Fort Campbell officials struggling to stem a recent increase in military suicides hope family members will be able to spot signs that soldiers may be depressed and hesitant to seek help from the Army.
Of the 100 family members and spouses at a meeting at the post Thursday, more than a dozen raised their hands when asked if they knew someone who had committed suicide. Those family members - often the first to notice problems - received information and training on recognizing signs of suicidal thoughts - and how to get help for the soldiers at the installation along the Tennessee state line.
Eight Fort Campbell soldiers have killed themselves since the beginning of the year. Suicides in the Army have increased yearly since 2004 as soldiers deal with longer and repeated tours in Iraq and Afghanistan. Officials at Fort Campbell declared a "state of emergency," and the Army has also made suicide prevention training mandatory for soldiers and leaders to combat the trend.
Fort Campbell hired a suicide prevention program manager, the first on a U.S. military installation, to oversee family support and social work programs on the post and organize efforts to help soldiers struggling after multiple deployments.
Joe Varney's work is vital now as thousands of soldiers have returned from tours in Iraq and Afghanistan since the fall.
"They go from being in the combat zone one day to being in their home the next and our trick is to try to help them turn off that mind-set - that they are no longer in a combat situation," Varney said.
The Army tradition of assigning "Battle Buddies" has also been embraced for suicide prevention - every Fort Campbell soldier is required to carry a card with contact information for another soldier, usually someone they work with frequently.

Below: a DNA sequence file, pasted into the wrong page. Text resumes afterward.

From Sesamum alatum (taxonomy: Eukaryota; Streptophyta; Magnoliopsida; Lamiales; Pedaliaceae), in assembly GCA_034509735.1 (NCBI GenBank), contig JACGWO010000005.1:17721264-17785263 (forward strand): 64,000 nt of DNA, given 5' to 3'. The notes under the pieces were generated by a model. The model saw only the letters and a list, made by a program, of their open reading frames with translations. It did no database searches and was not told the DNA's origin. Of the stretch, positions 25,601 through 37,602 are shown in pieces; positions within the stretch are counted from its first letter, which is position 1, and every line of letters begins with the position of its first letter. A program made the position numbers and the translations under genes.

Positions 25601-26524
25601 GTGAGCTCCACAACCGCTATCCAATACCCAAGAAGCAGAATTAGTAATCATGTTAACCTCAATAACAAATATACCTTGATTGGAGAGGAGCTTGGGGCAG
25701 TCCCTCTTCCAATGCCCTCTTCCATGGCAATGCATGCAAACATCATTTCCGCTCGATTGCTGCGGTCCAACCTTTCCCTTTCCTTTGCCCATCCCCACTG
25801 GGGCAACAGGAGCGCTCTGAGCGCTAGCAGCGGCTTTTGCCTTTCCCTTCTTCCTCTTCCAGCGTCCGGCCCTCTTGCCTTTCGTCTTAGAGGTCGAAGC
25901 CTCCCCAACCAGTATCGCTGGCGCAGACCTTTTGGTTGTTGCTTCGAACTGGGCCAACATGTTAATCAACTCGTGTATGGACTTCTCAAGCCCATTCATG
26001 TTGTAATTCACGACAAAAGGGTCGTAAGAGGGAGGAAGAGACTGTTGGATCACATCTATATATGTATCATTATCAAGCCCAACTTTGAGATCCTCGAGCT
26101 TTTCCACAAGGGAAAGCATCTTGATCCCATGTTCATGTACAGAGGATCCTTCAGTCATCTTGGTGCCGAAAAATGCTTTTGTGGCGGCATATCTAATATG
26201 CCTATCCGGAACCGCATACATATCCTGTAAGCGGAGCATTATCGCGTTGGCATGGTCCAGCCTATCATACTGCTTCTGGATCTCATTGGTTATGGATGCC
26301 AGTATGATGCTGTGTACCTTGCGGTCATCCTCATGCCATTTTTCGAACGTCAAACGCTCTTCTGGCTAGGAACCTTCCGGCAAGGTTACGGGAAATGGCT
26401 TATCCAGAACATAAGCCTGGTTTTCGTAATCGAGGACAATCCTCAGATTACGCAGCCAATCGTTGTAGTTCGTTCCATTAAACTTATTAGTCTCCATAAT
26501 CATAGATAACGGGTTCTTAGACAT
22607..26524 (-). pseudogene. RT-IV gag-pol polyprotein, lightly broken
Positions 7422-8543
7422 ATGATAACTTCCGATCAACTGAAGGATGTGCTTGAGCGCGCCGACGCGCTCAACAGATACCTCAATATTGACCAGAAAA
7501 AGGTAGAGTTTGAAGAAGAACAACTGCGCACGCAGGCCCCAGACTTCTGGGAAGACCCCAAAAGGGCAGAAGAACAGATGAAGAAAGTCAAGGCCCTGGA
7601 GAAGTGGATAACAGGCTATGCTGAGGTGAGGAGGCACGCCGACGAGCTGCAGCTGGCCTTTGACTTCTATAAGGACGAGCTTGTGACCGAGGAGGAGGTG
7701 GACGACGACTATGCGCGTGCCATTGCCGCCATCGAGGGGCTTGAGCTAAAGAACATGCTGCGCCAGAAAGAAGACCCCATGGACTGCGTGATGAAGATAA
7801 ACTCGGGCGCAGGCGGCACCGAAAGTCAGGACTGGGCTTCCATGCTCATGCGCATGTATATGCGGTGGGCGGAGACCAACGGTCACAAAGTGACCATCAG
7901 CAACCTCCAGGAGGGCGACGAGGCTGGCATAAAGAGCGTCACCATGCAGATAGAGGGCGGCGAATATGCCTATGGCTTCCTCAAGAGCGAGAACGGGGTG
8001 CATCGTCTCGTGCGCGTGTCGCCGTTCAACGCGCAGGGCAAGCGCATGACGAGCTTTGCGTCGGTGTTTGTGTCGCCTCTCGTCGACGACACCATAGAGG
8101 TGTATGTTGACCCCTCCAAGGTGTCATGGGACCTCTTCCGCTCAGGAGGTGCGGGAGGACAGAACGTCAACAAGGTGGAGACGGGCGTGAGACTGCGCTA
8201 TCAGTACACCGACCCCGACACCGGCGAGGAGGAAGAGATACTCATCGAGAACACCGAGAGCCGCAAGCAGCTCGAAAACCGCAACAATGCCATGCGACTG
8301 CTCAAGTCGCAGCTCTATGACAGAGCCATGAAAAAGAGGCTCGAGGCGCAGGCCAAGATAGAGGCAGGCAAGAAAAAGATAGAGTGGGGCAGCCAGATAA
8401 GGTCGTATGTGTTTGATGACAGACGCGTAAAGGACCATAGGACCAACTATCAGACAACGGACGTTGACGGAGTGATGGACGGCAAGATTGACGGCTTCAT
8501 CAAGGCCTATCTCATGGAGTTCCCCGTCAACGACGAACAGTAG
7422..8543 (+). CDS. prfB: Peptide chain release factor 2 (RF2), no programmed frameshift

Maggie McCoy, whose husband killed himself last year at their home near Fort Campbell, said she's happy to see the extra training. But she wants better access to mental health treatment for war veterans.
"I think the big focus needs to be on properly evaluating soldiers when they come back," said McCoy, who is also a former soldier.
Her husband, Spc. Carl McCoy, made an appointment shortly before his death to see a therapist. It was canceled at the last minute.
Military officials have said they plan to keep a close eye on Fort Campbell and use this post's experience to assess the long-term impact of repeat deployments. Many soldiers at Fort Campbell have been deployed three or four times since the war began. Some studies show the length of combat exposure can be linked to suicide, said Dr. Matthew Friedman, executive director of the U. S. Department of Veterans Affairs' National Center for Post Traumatic Stress Disorder.
The anxiety disorder is caused when people experience traumatic events. Experts estimate 12 percent to 20 percent of Iraq vets and 6 percent to 11 percent of Afghanistan vets have PTSD. Sufferers can feel scared when reminded of the traumatic event, or feel emotionally numb, jittery or irritable.
Friedman said studies linking PTSD and suicide are inconclusive.
One of Fort Campbell's commanding generals, Brig. Gen. Stephen Townsend, said in a column in the post's newspaper last month that the "suck it up" mentality among soldiers must change in order to reduce the stigma of asking for help.
"We must work toward a more accepting, less biased stance on soldiers who seek help," Townsend said.
On the Net:
Fort Campbell Crisis Assistance: http://www.campbell.army.mil/crisis/index.html
National Center for Post Traumatic Stress Disorder: http://www.ncptsd.va.gov/